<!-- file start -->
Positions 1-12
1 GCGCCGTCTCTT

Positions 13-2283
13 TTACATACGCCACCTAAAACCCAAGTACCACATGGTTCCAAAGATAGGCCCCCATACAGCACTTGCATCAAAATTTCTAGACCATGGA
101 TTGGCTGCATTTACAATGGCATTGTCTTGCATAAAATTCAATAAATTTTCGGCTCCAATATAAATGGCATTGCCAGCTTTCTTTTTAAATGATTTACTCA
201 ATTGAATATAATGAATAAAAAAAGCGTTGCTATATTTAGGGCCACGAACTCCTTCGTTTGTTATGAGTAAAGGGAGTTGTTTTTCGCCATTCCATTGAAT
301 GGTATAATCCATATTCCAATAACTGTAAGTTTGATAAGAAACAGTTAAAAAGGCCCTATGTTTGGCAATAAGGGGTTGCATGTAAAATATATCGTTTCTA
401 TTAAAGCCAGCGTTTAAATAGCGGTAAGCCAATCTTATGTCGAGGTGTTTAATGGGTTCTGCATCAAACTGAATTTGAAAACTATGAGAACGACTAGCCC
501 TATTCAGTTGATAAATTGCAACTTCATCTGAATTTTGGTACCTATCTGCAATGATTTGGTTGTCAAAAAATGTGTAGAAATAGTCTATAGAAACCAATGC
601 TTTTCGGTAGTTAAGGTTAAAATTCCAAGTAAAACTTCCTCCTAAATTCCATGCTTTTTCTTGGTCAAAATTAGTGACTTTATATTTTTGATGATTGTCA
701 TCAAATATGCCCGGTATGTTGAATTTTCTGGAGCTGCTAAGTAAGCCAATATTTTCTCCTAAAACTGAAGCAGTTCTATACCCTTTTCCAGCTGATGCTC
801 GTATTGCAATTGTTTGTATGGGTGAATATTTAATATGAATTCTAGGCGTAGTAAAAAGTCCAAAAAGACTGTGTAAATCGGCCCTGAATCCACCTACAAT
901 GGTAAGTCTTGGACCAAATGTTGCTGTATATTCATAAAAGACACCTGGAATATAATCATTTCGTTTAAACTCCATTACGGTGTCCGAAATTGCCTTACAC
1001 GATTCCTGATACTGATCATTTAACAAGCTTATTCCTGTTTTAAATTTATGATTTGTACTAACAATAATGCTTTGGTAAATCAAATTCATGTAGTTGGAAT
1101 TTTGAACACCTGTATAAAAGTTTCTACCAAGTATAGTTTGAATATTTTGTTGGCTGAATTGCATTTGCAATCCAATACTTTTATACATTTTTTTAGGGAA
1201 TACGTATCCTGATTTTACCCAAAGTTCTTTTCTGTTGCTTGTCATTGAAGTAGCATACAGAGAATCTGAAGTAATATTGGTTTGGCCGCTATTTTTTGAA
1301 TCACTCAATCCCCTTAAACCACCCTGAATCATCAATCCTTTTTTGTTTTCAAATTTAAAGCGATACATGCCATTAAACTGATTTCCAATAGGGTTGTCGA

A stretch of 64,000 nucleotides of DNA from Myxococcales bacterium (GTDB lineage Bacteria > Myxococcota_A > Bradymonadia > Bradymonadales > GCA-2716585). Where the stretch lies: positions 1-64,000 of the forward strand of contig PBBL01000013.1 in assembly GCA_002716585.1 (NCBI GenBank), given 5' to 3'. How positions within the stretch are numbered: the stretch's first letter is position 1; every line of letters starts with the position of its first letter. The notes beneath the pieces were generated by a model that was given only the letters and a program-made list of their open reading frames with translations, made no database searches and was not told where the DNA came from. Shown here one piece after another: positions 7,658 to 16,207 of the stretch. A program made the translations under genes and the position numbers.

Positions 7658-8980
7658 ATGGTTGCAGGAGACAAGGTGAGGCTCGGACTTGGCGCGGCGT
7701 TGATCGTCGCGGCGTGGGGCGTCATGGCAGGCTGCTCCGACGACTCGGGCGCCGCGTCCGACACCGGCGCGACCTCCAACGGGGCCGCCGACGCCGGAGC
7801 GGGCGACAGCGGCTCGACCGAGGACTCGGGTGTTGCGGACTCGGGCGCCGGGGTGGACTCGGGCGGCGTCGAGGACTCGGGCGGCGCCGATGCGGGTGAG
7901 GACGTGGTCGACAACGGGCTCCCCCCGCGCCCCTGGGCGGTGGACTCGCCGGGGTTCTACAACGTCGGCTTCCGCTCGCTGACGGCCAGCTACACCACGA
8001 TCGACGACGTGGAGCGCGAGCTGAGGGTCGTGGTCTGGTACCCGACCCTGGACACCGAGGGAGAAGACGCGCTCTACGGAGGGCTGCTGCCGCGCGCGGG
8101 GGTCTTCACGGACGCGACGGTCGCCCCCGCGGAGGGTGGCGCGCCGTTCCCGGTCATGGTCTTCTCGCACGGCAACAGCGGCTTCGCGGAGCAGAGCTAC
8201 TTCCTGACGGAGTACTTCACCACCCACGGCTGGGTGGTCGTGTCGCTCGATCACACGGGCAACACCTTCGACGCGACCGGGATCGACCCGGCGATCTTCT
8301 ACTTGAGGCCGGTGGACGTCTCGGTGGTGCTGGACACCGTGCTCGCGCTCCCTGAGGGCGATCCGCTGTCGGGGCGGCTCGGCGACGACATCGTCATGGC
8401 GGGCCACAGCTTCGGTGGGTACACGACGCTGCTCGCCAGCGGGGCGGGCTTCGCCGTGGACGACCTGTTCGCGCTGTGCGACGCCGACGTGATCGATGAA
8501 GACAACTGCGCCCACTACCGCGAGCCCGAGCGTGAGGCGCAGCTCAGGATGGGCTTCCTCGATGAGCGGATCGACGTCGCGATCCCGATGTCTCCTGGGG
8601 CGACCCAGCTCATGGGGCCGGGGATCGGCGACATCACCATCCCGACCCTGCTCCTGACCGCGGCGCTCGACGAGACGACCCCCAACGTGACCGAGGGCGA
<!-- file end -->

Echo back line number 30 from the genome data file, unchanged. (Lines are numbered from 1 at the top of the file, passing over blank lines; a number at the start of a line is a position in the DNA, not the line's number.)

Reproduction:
8601 CGACCCAGCTCATGGGGCCGGGGATCGGCGACATCACCATCCCGACCCTGCTCCTGACCGCGGCGCTCGACGAGACGACCCCCAACGTGACCGAGGGCGA